We thank God for the ability to develop and apply the most advanced technology in the cause of peace, and to improve the quality of life for all.
We thank God for our colleagues: their competence, capacity, commitment and comradeship. Business is about ordinary people working together, often in very difficult circumstances, to achieve extraordinary things.
And we pray to God that we will be able to meet adequately the responsibilities and obligations of management.
This we do in the name of him who taught us that to lead is to serve, and whose service is perfect freedom, Jesus Christ our Lord.
Let us give thanks today for the work of our (town, city, region, county etc.) and for the privilege of sharing in that work.
Let us give thanks today for the providence of God and for the gift of work.
We have gathered here this day to given thanks to Almighty God for his love and gifts given us day by day. We praise him for the gifts of creation and the work that we are called to do, and we offer in thanksgiving all the work of our (town, city, region, country etc.).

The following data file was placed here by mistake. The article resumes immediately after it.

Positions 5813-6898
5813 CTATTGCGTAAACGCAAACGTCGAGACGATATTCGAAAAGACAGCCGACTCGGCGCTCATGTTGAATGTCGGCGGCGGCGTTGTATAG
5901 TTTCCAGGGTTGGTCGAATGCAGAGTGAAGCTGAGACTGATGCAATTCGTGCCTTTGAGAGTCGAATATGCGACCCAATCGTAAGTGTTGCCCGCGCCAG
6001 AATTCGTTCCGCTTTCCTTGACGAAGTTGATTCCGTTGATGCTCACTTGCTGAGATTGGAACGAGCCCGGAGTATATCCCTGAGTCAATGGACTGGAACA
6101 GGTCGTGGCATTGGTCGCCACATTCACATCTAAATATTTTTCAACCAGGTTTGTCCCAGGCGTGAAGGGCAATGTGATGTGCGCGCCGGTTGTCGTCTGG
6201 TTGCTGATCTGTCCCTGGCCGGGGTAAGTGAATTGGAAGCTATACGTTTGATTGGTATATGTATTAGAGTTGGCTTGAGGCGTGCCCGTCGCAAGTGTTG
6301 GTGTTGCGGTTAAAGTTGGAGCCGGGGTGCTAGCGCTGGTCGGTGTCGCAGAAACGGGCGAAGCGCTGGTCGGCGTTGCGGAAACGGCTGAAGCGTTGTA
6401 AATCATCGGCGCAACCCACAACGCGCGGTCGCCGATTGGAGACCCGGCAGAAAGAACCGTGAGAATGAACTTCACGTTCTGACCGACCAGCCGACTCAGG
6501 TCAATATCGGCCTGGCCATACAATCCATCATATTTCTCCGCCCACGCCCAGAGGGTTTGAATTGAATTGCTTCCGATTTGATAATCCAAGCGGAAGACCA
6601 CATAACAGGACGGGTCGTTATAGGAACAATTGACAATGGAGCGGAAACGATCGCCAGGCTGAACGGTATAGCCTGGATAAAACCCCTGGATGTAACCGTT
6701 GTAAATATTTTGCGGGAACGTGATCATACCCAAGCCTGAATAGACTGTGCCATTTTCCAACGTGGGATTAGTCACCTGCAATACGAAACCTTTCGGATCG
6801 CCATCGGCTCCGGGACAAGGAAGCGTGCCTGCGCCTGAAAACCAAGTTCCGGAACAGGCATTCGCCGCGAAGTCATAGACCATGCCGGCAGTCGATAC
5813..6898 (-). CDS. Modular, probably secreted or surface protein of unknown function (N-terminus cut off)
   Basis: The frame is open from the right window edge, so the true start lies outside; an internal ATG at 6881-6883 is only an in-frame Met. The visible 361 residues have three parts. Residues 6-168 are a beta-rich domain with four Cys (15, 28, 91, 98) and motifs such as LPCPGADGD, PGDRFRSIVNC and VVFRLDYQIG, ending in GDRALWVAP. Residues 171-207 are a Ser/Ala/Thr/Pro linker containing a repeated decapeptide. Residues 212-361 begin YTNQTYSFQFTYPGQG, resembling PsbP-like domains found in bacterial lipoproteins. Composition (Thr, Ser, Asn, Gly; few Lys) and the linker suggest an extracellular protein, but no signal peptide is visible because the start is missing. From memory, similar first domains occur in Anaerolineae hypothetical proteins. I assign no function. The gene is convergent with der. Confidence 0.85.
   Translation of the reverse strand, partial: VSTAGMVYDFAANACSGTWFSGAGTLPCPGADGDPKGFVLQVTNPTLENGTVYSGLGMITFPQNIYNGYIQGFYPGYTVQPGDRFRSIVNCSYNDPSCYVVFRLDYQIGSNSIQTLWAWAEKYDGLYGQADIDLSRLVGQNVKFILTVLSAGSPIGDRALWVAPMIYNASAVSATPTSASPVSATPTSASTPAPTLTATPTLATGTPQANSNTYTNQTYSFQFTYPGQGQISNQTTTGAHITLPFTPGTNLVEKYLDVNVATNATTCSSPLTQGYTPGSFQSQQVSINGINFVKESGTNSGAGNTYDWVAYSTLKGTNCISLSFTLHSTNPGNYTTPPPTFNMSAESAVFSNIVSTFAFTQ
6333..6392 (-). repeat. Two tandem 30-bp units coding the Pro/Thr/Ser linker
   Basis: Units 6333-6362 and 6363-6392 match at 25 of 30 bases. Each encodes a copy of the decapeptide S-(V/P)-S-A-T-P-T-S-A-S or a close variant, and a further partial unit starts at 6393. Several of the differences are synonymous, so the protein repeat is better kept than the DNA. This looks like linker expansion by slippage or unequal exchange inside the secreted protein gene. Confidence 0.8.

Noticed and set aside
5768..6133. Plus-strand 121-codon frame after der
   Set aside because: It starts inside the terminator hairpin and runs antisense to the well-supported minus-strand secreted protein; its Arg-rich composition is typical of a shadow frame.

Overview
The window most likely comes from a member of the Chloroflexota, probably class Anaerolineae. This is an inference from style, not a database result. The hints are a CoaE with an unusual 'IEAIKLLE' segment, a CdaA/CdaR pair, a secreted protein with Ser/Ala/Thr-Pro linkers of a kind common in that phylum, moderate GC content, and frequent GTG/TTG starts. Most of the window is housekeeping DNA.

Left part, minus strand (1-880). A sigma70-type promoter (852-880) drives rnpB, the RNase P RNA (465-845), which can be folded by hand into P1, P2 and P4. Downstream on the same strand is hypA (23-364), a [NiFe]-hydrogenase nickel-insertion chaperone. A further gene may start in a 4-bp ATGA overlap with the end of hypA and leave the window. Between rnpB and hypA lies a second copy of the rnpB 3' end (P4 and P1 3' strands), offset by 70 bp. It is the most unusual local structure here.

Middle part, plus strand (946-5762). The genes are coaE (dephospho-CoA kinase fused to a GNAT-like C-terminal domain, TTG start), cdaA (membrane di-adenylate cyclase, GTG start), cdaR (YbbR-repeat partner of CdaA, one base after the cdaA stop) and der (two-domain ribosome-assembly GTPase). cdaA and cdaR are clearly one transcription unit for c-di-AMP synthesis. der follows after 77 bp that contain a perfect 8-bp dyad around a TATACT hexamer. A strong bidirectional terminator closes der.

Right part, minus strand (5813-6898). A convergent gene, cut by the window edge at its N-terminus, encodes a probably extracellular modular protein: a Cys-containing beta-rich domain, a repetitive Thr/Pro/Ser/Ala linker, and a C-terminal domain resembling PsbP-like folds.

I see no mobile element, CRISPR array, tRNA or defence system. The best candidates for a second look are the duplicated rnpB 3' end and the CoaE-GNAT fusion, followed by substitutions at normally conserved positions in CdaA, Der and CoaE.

Human enterprise is not simply an end in itself; it is the means and medium through which people fulfil their ultimate destiny. We are here today to give thanks to God for all that commerce and industry mean to us, our town, our economy and our lives.
We thank God for the value that our businesses and our work create, which can secure the public services we and our families need.
We thank God for our colleagues; their competence, capacity, commitment and comradeship. We pray to God that we will be able to meet adequately the responsibilities and obligations of management.